GRAND RAPIDS, Mich. (WOOD) — The historic Lower Harbor Ore Dock sits on the northern shore of the Upper Peninsula. It stands tall and hard against the Lake Superior shoreline, now unused by freighters.

Twice a year, a few dozen locals often gather to observe the phenomenon known as “Orehenge,” when the sun rises perfectly in the eastern sky in the center of the dock’s mouth.


The weather needs to cooperate to see the sun rise at all. Often the Upper Peninsula is shrouded in clouds in the cold season, and it is only in the cold season that the phenomenon is possible at all.

In order for the sun to be perfectly framed, the sun needs to rise at about 119 degrees. This typically happens around Nov. 20 and Jan. 20 each year.

Sunrise and set angle and times for January 21st, 2022 when the “Orehenge” was visible this year.

This year, the clouds obscured the view on the day when the sun would have been in the most perfect alignment. Here is the scene from Inez Mcnitt on Jan. 20:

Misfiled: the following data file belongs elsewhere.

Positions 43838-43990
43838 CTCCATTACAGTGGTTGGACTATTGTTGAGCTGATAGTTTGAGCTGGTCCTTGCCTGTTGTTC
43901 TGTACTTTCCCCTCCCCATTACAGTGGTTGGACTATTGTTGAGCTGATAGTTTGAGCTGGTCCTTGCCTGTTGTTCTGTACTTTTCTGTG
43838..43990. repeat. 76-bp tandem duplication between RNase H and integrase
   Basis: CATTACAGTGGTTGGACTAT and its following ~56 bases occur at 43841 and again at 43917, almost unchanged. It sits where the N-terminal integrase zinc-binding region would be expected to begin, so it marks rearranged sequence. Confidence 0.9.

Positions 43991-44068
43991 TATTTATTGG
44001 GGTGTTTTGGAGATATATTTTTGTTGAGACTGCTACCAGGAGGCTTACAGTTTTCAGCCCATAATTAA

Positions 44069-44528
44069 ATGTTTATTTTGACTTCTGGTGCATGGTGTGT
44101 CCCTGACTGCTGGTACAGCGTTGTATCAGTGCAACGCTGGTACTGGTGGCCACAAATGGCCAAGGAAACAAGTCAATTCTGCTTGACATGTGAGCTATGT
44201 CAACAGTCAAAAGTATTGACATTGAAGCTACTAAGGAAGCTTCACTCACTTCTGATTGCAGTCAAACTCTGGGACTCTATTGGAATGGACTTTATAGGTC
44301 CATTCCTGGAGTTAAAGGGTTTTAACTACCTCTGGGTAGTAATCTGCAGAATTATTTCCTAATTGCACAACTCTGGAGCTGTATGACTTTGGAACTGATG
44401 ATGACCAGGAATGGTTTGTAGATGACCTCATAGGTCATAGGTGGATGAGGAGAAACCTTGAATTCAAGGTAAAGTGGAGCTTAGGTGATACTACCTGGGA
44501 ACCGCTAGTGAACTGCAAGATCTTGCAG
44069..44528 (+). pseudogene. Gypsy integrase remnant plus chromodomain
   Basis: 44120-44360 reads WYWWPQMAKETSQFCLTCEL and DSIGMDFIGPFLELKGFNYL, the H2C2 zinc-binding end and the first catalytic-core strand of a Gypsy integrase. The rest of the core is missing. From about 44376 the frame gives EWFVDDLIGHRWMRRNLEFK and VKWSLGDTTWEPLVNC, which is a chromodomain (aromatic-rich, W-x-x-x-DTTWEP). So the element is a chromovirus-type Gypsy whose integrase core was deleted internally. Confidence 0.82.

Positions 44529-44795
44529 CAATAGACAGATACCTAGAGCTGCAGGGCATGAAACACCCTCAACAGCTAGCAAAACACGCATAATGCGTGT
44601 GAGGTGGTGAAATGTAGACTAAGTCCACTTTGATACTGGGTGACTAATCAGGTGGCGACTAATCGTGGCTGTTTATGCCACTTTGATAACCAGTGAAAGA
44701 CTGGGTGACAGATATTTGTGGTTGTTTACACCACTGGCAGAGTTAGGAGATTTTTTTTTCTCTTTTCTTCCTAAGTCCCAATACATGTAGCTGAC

The view of the Lower Harbor Ore Dock in clouds on Jan. 20, and in clear conditions on Jan. 21 2022. (Courtesy Inez Mcnitt)

Hopefuls returned this year on the day following when the forecast cooperated with completely clear skies, revealing a nearly perfect Orehenge.

(courtesy Inez Mcnitt)

The dock was built in 1931 and closed in 1971. It now stands as a reminder to Marquette’s iron ore mining history.

The dock was once used for loading ore onto lake freighters before they shipped off to sail on Lake Superior. The Upper Harbor ore dock in Marquette was build in 1911 and is still operational to this day.